Chris Brown – Graffiti [Reviews]
Posted by j.ly on May 19, 2010
Regardless of genre or performer, a musician with a colorful personal life is sure to integrate it into their music. This is almost required by fans, who often qualify life experience as the foundation of good music. (Amy Winehouse anyone?)
What becomes problematic for artists and fans alike is when a performer is accused of and/or involved in something that vilifies them. Notable situations of this include Michael Jackson’s post-molestation-allegation career and that of R. Kelly, also accused of sexual encounters with a minor.
Then there is Chris Brown. Breezy wasn’t involved in anything that Jackson or Kelly were accused of, but his famous argument with then-girlfriend Rihanna that resulted in her being beaten and bruised, did much the same to his career.
At the time, Brown was high off the success of his previous disc, Exclusive, and was the top artist of 2008 according to Billboard magazine. After “the incident” with Rihanna, Brown was almost instantly pulled from radio stations’ playlists. Despite this, and perhaps because of it, Brown put out Graffiti, but artistically speaking, how would a post-Rihanna Chris handle the album?
As can be expected, Brown offers his apologies. In “Crawl,” he borrows some of the analogies from his duet with Jordin Sparks, “No Air,” and pleads with his past love to reconnect and try again. “So Cold” finds him even more needy, with Chris proclaiming that “it’s so cold without her” lying next to him.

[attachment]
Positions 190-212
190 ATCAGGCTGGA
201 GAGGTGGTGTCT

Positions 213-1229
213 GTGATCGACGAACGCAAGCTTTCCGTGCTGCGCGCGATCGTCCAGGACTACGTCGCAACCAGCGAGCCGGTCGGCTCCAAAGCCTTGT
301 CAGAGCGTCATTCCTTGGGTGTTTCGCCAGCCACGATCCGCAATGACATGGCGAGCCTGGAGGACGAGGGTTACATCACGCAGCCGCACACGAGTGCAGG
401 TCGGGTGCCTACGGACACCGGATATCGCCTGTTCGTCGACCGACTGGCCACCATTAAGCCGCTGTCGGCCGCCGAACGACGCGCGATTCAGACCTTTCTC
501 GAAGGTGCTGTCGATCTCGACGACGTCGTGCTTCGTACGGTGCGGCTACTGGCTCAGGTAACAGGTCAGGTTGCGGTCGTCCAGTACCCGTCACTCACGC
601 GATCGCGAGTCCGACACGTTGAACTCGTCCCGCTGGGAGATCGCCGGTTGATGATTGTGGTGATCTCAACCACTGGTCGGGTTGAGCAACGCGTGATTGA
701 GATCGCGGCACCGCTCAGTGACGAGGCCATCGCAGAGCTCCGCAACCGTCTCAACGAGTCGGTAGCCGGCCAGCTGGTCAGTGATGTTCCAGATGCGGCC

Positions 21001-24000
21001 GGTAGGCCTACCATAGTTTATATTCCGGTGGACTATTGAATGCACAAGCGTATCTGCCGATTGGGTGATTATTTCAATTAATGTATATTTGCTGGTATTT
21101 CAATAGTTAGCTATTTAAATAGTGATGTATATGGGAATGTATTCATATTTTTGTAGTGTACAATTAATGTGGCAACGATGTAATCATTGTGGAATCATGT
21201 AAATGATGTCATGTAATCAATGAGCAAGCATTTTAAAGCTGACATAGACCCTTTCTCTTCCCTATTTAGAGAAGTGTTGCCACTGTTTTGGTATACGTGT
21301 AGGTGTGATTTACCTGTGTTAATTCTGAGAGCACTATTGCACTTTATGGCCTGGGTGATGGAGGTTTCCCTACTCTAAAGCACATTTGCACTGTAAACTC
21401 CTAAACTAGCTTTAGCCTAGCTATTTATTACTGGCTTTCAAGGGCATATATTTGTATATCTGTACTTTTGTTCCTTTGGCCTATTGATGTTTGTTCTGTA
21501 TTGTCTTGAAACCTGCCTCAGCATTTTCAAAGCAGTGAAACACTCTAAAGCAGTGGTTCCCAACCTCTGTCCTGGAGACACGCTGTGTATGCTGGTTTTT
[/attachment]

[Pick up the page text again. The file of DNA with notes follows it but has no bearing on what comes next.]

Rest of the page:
“Famous Girl” cleverly continues this, with Brown referencing lyrics to recent hip-hop and R&B hits, including Rihanna’s “Disturbia.” Introspective in nature are “Lucky Me” and “Fallin’ Down.” In the first, Brown’s “woe is me” tone evokes similarities to New Edition’s “Boys to Men” and the price of being famous, while “Fallin’ Down” finds Chris reaching into the gruffer territory of his voice as he tries to “stand,” but continues “fallin’ down.”
In line with the urbantronica vibe established by Ne-Yo’s “Closer” and Janet Jackson’s “Rock With U,” yet preceding Usher’s “OMG,” are “I.Y.A.” and “Pass Out.” “I.Y.A.” has a school boyish quality to it, with innocent lyrics sung using Auto-Tune, while “Pass Out” samples Eric Prydz’s “Call On Me.”
Other bangers include the Swizz Beatz-produced “I Can Transform Ya.” The track is heavily hip-hop, but laced with a riffing electric guitar. Noticeably absent is the Auto-Tune so many tracks of a competing caliber would include, but present is a lazy verse or two from Lil Wayne, which the song would be more effective without.
Some of Brown’s “take you home” and “sexual prowess proving” tracks are forgettable, but not “Take My Time.” The song continues where Exclusive’s “Take You Down” left off, though a guest verse by Tank proves the elder R&B crooner is more convincing in this particular conquest.
Graffiti is a decent effort, though not as memorable as Exclusive or Brown’s debut album. Only powers beyond our perception can determine if that’s because of his outside-of-music life or if Chris had bumped into a creative wall. What’s almost certain is that the issues surrounding its success will fuel his next attempt at a comeback.
That’s My Jam’s Rating:
5. Get It Now
4. Get It On Sale
3. Get It As a Gift
2. Get It To a CD Exchange Store
1. Don’t Get It At All
1. “I Can Transform Ya” feat. Lil Wayne & Swizz Beatz
2. “Sing Like Me”
4. “So Cold”
5. “What I Do” feat. Plies
6. “Famous Girl”
7. “Take My Time” feat. Tank
9. “Pass Out” feat. Eva Simons
10. “Wait” feat. Trey Songz & The Game
11. “Lucky Me”
12. “Fallin’ Down”
13. “I’ll Go”